Deeper details on diversification tour

By Casey Hoy, Agroecosystems Management Program, CFAES

Small and medium-sized farms have a tough time competing with larger farms when it comes to economies of scale. Yet the number of small farms has more than doubled in the last few years in Wayne County, the home of CFAES’ Wooster campus and its Mellinger Research Farm.

Working at the Mellinger farm, CFAES researchers are studying how smaller farms can maximize their unique strengths by diversifying their production and markets, a strategy termed economy of scope and an alternative to expanding the size of their farm.

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All about small, diversified farming

CFAES’ 324-acre Mellinger Research Farm, whose roots go back two centuries, hosts an Agricultural Diversification Research Tour from 6–8 p.m. Aug. 21. Featured will be topics such as scales of diversification and markets; ecosystem services in diverse systems; ecosystem and landscape pressures on small farms; diverse vegetable production; oilseed crops; and pastured poultry and chicken tractors. Find the full list of topics and speakers.

Admission to the event is free and open to the public. Find the farm at 6885 W. Old Lincoln Way near Wooster. (Photo: Flax, grown as an oilseed crop, in bloom at the Mellinger farm, CFAES.)

Update (7-31-2019): For more information, read “Deeper details on diversification tour.”

Got a small farm? Get new ideas

Get ideas for the coming growing season at CFAES’ Small Farm Conference and Trade Show.

Set for March 29-30 at CFAES’ South Centers in Piketon and with a theme of “Opening Doors for Success,” the event will offer ideas for how your farm can work even better for you.

About 30 sessions in nine tracks will cover a variety of topics, from pawpaws to aquaculture, hydroponics to growing mushrooms, soil health to marketing to a produce cooler you can build yourself—“a cool bot system for the farm.” The first day offers a workshop on hops and a training session on meeting requirements of the Food Safety and Modernization Act.

See the agenda and list of sessions. Find out more about the sessions.

Registration costs vary. Find complete details and register online.

See ways to diversify your farm

CFAES’s Agricultural Diversification Research Tour runs from 6-8 p.m. Aug. 22 at the Ohio Agricultural Research and Development Center’s (OARDC) Mellinger Research Farm in Wooster. Among the topics: Pastured poultry, chicken tractors, value-added products, hull-less “naked” oats, diverse vegetable production and oilseeds in crop rotations.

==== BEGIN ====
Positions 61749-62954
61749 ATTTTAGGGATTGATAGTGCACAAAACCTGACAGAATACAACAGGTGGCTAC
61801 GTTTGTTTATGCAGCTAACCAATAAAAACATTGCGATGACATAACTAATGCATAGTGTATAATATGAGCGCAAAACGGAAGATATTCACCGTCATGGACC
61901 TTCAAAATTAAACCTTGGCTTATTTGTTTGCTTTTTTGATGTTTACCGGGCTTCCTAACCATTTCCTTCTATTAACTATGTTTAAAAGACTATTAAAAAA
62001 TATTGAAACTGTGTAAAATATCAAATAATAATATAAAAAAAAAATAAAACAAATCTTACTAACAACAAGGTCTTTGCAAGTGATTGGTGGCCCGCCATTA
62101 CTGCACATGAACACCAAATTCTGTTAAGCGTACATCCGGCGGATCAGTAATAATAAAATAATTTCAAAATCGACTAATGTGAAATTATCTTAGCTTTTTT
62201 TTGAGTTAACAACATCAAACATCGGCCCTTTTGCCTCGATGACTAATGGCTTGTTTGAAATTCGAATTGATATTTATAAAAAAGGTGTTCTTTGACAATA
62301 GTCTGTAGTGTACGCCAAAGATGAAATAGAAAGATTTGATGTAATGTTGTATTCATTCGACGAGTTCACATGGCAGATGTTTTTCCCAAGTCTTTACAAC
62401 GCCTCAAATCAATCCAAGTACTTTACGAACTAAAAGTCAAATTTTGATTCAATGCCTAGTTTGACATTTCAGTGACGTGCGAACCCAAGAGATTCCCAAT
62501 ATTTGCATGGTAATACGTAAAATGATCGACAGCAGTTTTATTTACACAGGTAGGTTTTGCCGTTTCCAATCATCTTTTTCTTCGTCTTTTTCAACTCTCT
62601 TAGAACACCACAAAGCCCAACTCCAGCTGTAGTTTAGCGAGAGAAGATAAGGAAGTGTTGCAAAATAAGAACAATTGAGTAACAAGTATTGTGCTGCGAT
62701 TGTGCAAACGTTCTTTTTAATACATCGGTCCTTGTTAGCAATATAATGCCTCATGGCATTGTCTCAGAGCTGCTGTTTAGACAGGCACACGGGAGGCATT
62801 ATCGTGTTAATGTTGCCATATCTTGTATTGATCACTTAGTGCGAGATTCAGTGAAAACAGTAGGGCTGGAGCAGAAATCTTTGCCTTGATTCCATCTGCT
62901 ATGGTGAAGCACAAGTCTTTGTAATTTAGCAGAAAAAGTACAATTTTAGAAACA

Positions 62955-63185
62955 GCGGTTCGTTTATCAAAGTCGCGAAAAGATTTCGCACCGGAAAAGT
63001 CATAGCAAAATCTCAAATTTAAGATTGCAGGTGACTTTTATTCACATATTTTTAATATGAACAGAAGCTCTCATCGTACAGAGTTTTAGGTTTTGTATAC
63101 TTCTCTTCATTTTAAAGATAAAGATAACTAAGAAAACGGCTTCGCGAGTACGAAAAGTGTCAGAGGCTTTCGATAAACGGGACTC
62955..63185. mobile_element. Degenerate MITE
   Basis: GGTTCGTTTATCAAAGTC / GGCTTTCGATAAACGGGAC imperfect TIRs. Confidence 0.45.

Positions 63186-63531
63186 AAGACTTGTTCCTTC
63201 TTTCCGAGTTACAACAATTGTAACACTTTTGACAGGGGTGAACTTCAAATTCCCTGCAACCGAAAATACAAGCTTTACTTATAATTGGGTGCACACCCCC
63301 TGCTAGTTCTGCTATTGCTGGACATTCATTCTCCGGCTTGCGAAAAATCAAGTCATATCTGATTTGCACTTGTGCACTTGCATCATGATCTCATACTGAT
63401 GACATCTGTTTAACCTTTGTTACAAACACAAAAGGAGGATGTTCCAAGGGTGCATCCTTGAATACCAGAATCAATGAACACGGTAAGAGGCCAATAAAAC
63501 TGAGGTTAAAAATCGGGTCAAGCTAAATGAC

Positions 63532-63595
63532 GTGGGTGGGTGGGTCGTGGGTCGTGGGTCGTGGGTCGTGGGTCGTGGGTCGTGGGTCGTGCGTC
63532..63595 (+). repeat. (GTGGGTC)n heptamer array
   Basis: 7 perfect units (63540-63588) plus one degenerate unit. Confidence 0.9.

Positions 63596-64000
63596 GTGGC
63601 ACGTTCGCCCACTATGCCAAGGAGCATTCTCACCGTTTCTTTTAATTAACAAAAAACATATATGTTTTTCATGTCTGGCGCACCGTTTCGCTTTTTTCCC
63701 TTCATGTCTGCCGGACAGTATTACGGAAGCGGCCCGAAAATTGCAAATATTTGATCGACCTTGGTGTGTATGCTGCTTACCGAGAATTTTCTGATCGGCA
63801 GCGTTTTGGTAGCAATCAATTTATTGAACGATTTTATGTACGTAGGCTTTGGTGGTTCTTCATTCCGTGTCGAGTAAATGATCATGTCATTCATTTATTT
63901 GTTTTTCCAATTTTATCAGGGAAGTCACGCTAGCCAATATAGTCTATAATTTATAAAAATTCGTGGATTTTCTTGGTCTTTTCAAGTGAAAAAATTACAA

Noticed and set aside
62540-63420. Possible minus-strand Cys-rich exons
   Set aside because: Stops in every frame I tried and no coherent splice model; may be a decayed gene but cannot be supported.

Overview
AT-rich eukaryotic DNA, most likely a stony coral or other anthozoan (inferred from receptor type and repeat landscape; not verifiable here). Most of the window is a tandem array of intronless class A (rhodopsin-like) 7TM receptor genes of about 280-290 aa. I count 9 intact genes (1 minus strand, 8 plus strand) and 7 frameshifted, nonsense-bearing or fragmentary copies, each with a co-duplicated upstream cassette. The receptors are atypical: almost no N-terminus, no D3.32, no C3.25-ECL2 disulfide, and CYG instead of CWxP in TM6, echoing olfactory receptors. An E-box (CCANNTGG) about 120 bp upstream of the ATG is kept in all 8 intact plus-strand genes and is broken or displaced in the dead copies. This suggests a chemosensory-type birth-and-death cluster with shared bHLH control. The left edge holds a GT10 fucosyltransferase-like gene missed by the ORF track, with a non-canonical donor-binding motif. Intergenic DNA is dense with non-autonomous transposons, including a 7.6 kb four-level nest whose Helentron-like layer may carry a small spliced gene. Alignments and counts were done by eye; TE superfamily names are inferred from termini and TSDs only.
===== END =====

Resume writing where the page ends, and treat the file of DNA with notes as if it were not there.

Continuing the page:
Free admission. Find details, including the full list of topics.

OARDC is CFAES’s research arm. (Photo: CFAES.)

In Cleveland: Eating fresh, growing food security

Picture of Gateway 105 farmers marketA program called Produce Perks, which CFAES’s outreach arm, OSU Extension, helped establish, is tackling northeast Ohio’s urban food deserts and boosting food security.

“Families can stretch their food dollars by utilizing Produce Perks to double their whole-food purchases,” says Veronica Walton, who manages Cleveland’s Gateway 105 Farmers’ Market (shown here last summer).

“The relaxed atmosphere at farmers markets is perfect for conversations about meal preparation, food storage and preservation, all of which decrease food insecurities.”

Read more about it. (Photo: Ken Chamberlain, CFAES.)

Small-Plot Market Farming Master Class: Sustainable Farm Tour Series

Market Gardener Master ClassNext in the 2015 Ohio Sustainable Farm Tour and Workshop Series: Small-Plot Market Farming Master Class, June 21, at Carriage House Farm in North Bend in southwest Ohio. “This class,” the series brochure says, “is well-suited for serious gardeners looking to start a business or small-scale market growers interested in fine-tuning their operation.” For full details, click here and scroll to p. 20.

How to use high tunnels to grow longer, make more money

High Tunnel BenefitsCFAES has a workshop coming up on growing fruits and vegetables in high tunnels. High tunnels are a relatively low-cost, low-input way to extend the growing season into early spring, late fall and even winter. Extending the growing season benefits farmers, because early and late crops usually sell for more money — sufficient cash flow and profitability being keys to a farm’s sustainability. It helps consumers, too, by upping the availability of fresh, local produce, which is not just a way to eat better and be healthier but can cut the carbon footprint of one’s eating. Get more workshop details. (Photo: USDA-NRCS.)